More than just cost savings
However, the benefits of more regionalized school districts don’t end at cutting bureaucracy and reducing administrative costs. New Jersey’s fragmented universe of school districts leads to a host of undesirable or counterproductive land-use decisions. With so many single-municipality school districts, many municipalities are on their own to raise school revenues solely from the properties located within their borders. This means that when a new shopping mall or office park opens, the host municipality wins and all of its neighbors lose. Reducing the total number of districts – that is, increasing the number of municipalities per district and thus increasing the geographic size of the property tax base over which revenues for a given district are generated – would go a long way toward reducing inter-municipal competition for taxable commercial property (the “ratables chase”). When nine municipalities are sharing a school district, and all taxable properties within those municipalities are paying into the same pot of school money, it no longer makes as much of a difference which particular municipality secures the new mall. Competition becomes less acute as the size of the units of competition increases. Going to a countywide system (as in Maryland and Virginia, and as being contemplated by Hunterdon) means the unit of competition is the entire county; land-use decisions can be based on what makes the most sense from a regional planning perspective, rather than depending on the calculus of which of 30 atomized school districts is going to reap the fiscal benefits while its neighbors get nothing.
Reducing inter-municipal competition would also pay dividends in the housing market. If the costs of educating new school children were spread across the entire county’s tax base, municipalities would become much less resistant to family housing and the school costs that come with it, and hence much less likely to zone for expensive homes on large lots or for age-restricted developments. A housing market no longer constrained by municipalities’ practicing “fiscal zoning” would be free to provide housing in a greater variety of types, sizes, and price ranges, as opposed to today’s oversupply of big houses on big lots and undersupply of everything else. With fewer people priced out of New Jersey’s housing market altogether, perhaps the tide of out-migration to other states could be stemmed.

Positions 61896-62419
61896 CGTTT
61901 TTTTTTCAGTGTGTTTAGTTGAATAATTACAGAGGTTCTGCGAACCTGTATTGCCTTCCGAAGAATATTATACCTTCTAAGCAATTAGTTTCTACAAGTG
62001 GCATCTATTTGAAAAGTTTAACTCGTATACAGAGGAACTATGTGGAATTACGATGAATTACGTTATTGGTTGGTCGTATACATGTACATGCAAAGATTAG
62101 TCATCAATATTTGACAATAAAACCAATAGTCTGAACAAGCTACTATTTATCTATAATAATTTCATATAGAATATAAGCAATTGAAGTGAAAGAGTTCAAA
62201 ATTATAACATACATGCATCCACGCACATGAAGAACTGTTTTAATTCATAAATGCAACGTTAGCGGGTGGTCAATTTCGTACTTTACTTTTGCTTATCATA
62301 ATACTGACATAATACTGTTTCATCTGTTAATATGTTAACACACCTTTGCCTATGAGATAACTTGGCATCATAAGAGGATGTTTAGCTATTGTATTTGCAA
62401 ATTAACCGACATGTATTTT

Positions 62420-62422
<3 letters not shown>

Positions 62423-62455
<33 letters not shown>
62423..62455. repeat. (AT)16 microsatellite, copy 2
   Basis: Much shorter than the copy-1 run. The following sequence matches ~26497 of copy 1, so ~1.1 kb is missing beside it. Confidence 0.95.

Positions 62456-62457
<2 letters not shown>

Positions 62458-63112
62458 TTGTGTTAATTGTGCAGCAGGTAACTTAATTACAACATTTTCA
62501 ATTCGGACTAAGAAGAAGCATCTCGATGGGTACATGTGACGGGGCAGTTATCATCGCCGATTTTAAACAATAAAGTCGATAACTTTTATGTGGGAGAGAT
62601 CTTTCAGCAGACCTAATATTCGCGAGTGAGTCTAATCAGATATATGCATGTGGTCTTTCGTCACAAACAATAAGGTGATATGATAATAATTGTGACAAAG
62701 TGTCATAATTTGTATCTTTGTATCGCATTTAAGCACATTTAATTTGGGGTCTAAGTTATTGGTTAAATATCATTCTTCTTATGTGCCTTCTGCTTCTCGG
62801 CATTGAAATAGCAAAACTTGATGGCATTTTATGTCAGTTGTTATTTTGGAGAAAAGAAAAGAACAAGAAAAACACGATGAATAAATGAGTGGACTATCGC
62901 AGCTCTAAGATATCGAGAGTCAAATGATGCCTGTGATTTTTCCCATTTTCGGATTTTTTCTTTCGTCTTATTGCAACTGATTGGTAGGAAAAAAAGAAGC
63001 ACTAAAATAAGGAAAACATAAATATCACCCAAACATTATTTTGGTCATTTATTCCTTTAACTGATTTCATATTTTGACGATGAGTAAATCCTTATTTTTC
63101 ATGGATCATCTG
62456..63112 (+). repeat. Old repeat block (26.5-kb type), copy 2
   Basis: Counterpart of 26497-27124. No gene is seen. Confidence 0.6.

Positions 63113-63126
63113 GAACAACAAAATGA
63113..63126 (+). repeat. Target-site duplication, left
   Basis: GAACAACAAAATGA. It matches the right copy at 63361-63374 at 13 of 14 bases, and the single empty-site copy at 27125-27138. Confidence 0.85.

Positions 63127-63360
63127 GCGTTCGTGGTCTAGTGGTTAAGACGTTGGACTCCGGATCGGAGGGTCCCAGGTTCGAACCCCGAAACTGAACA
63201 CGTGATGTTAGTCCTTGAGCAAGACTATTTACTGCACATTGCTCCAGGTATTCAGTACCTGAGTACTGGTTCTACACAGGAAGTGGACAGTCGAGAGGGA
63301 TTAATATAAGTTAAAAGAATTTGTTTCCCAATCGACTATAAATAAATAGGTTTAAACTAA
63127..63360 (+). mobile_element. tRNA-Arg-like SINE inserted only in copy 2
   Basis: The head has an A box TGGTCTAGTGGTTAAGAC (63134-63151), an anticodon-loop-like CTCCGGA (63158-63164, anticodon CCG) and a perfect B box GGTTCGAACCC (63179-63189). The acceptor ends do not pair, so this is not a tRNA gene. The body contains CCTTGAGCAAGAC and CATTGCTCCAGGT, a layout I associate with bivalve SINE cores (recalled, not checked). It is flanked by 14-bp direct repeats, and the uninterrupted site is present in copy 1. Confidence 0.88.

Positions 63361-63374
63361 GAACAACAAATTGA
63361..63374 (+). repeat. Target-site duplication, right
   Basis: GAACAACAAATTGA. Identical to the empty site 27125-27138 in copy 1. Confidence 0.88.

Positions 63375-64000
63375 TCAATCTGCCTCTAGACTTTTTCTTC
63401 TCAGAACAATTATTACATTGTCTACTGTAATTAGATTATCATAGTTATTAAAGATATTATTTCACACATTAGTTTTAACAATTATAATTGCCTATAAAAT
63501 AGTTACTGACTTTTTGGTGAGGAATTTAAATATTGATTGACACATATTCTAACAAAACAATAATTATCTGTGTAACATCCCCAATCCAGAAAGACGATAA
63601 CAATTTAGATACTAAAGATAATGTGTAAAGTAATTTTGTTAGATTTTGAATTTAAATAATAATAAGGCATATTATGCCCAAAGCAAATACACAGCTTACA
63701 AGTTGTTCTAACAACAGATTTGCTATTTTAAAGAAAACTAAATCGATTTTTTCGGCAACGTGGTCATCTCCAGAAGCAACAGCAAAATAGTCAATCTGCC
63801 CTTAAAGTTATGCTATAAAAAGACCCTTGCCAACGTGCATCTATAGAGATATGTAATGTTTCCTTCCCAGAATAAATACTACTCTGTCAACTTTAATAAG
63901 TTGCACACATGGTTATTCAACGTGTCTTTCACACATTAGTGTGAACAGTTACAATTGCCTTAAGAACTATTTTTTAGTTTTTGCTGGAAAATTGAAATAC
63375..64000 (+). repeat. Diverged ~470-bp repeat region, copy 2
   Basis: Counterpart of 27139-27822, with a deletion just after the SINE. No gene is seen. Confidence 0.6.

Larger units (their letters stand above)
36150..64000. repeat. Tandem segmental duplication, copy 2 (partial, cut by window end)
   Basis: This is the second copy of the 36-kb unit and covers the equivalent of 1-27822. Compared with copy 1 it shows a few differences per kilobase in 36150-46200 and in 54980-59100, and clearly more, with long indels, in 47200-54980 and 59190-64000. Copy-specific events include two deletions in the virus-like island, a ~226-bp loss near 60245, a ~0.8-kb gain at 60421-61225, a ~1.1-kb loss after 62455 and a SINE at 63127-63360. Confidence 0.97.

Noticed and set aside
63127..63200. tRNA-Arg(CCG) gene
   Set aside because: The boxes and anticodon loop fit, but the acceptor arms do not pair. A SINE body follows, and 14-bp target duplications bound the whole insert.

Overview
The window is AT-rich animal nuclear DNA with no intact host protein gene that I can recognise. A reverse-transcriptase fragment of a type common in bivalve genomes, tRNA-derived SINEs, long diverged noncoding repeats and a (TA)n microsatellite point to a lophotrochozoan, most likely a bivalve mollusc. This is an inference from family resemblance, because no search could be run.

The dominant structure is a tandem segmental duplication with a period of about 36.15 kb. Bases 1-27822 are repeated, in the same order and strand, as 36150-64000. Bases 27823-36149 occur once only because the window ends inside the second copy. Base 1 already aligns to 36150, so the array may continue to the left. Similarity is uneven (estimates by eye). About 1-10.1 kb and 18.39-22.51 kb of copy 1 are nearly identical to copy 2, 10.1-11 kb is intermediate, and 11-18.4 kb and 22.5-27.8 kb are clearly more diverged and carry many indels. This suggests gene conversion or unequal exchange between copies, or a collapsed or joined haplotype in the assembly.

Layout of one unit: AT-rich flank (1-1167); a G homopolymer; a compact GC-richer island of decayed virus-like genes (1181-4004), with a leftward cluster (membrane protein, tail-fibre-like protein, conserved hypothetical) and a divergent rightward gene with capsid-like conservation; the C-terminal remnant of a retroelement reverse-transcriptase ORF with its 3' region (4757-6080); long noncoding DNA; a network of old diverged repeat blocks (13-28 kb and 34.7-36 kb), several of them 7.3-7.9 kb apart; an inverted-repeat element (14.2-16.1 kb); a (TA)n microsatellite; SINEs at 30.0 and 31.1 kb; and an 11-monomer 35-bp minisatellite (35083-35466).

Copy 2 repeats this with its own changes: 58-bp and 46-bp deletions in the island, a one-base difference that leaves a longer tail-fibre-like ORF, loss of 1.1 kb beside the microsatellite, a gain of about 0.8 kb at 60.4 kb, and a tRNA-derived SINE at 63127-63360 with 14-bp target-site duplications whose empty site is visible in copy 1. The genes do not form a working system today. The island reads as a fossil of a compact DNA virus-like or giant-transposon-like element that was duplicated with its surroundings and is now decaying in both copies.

Incidentally, Hunterdon County is far from unique in New Jersey; the state as a whole has a ratio of municipalities to school districts of less than 1:1. The number of school districts in New Jersey could be cut in half by regionalizing districts in which the constituent municipalities are already engaging in some sort of sharing arrangement, whether it be a regional high school or a fee-per-pupil sending agreement with a neighboring district. In Hunterdon County, this would mean dissolving each of the elementary-only districts into whichever of the regional high school districts it currently feeds, resulting in four true regional school districts serving the whole county (Bloomsbury would join the Phillipsburg school district). Indeed, the municipalities that send to South Hunterdon Regional High School are already contemplating such a consolidation.
The Hunterdon County freeholders are to be applauded for their willingness to consider regional solutions where they are appropriate. Should they adopt some form of school district consolidation they would make the county a true pioneer from which the rest of the state can learn.